It’s just a typical day in League of Legends when a new champion scrapes the very bottom of the win rate barrel right after their release. Kayn was no exception, and his win rate even plummeted to a depressing 40 percent over the past week.
This isn’t uncommon for a new champ though, as people are still figuring out how to play him—and even though everyone used this poor performance as evidence that Kayn is a horrible champion, it looks like we were all wrong. People are starting to win more and more on Kayn, and he’s actually pretty scary.
Why he started off so poorly
Kayn is deceptively simple, and because of that, players had a difficult time figuring out the intricacies of his kit. Because he plays sort of like other AD jungle assassins, we all assumed that he plays just like them as well. The thing is, though, there’s one big difference that makes him impossible to play effectively like a normal AD assassin.
AD assassin junglers like Kha’Zix, Rengar, Graves, and Lee Sin have extremely high damage in the early parts of the game. As a result, their gank pressure is unmatched throughout the ranks of the other junglers. Tanks can use their crowd control to create early gank pressure, but the kill potential that these assassins bring to the table makes them unstoppable compared to any other type of jungler. Kayn is an AD assassin in the jungle, so naturally, we all assumed he would have a strong early presence as well. We were wrong.
His early game pressure is actually fairly horrid, and he has to be careful about where he picks fights, because the list of junglers that can beat him in a duel in the early game is very long. His early damage is low, and even though he can gank from very unexpected angles, all he brings to the table outside of his low damage is the slow on his W. He scales very, very hard once he gets a couple of items, but up until that point, he’s just not very powerful, which is essentially the opposite of all other AD junglers.
He may be the only AD assassin jungler that excels in the late game and even teamfights, and he doesn’t get his kill pressure until about mid game. This starts to make sense when you look at his design. For a champion that’s designed to get a huge power spike when he transforms (which is usually around the mid game), why would he be naturally powerful before that point? It wouldn’t make sense thematically. Therefore, players have started to figure out that he needs to pick his fights very carefully in the early game if he’s going to be able to ramp up at around 15 minutes.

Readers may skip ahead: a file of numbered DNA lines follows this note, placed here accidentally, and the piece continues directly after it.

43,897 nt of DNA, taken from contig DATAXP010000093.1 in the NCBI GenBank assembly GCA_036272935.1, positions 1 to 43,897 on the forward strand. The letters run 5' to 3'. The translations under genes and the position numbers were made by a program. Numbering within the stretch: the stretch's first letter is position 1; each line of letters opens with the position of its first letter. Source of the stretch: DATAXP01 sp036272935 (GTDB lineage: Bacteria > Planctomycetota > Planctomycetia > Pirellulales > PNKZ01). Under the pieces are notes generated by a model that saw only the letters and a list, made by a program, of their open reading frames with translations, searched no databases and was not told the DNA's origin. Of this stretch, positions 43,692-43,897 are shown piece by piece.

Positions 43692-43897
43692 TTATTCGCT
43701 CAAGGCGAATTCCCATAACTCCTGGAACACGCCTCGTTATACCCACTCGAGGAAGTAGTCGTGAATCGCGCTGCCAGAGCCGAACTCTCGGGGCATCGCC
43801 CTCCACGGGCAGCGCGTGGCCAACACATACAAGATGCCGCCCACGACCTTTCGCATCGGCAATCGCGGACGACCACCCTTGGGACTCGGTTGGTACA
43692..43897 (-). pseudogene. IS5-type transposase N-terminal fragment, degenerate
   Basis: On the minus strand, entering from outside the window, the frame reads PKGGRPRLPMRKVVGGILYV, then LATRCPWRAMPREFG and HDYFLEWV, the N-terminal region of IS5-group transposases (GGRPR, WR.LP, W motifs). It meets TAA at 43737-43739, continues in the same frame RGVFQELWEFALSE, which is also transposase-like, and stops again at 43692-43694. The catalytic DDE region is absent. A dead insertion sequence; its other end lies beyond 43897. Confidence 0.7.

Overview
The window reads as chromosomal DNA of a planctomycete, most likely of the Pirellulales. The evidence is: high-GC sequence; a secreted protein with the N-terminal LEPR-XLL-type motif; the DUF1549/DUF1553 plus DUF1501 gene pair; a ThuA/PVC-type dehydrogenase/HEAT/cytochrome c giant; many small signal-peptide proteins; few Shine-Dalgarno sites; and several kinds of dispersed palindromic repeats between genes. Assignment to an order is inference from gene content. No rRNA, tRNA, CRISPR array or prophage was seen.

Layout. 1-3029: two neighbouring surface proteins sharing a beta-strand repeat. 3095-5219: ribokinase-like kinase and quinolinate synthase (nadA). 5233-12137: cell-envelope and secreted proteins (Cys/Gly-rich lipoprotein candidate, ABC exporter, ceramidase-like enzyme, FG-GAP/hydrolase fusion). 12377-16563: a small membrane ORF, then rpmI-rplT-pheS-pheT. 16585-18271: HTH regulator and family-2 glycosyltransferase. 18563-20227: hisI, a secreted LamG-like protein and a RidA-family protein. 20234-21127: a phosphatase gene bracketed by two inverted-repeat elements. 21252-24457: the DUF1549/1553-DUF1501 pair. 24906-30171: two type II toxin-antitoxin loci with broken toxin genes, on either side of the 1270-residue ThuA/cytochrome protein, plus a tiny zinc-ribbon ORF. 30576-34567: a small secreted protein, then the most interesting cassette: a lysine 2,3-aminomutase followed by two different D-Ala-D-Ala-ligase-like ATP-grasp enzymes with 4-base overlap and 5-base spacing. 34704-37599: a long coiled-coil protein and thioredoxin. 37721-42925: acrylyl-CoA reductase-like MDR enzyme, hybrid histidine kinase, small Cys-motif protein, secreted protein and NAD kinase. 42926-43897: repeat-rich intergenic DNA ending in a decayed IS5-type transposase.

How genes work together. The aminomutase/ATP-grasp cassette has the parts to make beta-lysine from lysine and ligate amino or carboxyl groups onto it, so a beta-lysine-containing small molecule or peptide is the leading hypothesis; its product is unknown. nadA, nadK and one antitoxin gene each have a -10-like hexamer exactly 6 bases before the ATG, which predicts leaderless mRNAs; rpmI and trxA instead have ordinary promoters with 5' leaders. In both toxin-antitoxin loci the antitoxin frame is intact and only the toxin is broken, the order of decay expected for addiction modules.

There has been a lot of debate surrounding Kayn’s transformations since his release, mainly when deciding which form is the stronger option. When he was released, everyone flocked to the Darkin form for its crazy sustain and CC without taking much of a hit to damage. After a week, though, his Shadow form is being played more and more for its mobility and arguably higher damage. The truth is something no one ever expected. Maybe one form isn’t strictly stronger than the other. Hear us out. Maybe, just maybe, both forms are good in different circumstances. Maybe Kayn is balanced.
Kayn’s two forms give him the chance to play as a tanky bruiser or a pure assassin depending on what the game calls for. If your team is lacking tankiness and the enemy team has tons of crowd control, Darkin form may be the best bet. If they have low crowd control and a few too many squishy carries that need dealing with, Shadow form is the way to go. Players are trying out all sorts of builds on him, from pure tank builds to lethality-stacking assassin builds, according to League stats website OP.gg. The awesome thing is that they’re all working decently well.
Kayn is on an uphill climb. The day after his launch, he was sitting at an even 40 percent win rate in the jungle. Now, it’s 44 percent, which is still pretty miserable, but a four percent jump in a week definitely means he’s not as underwhelming as we all thought. People are figuring him out.
Maybe once players are done figuring out Kayn’s full potential, we’ll find out that he’s too strong. Then, at least, he’ll be banned for actually being too strong rather than just being banned to prevent your own teammates from picking him.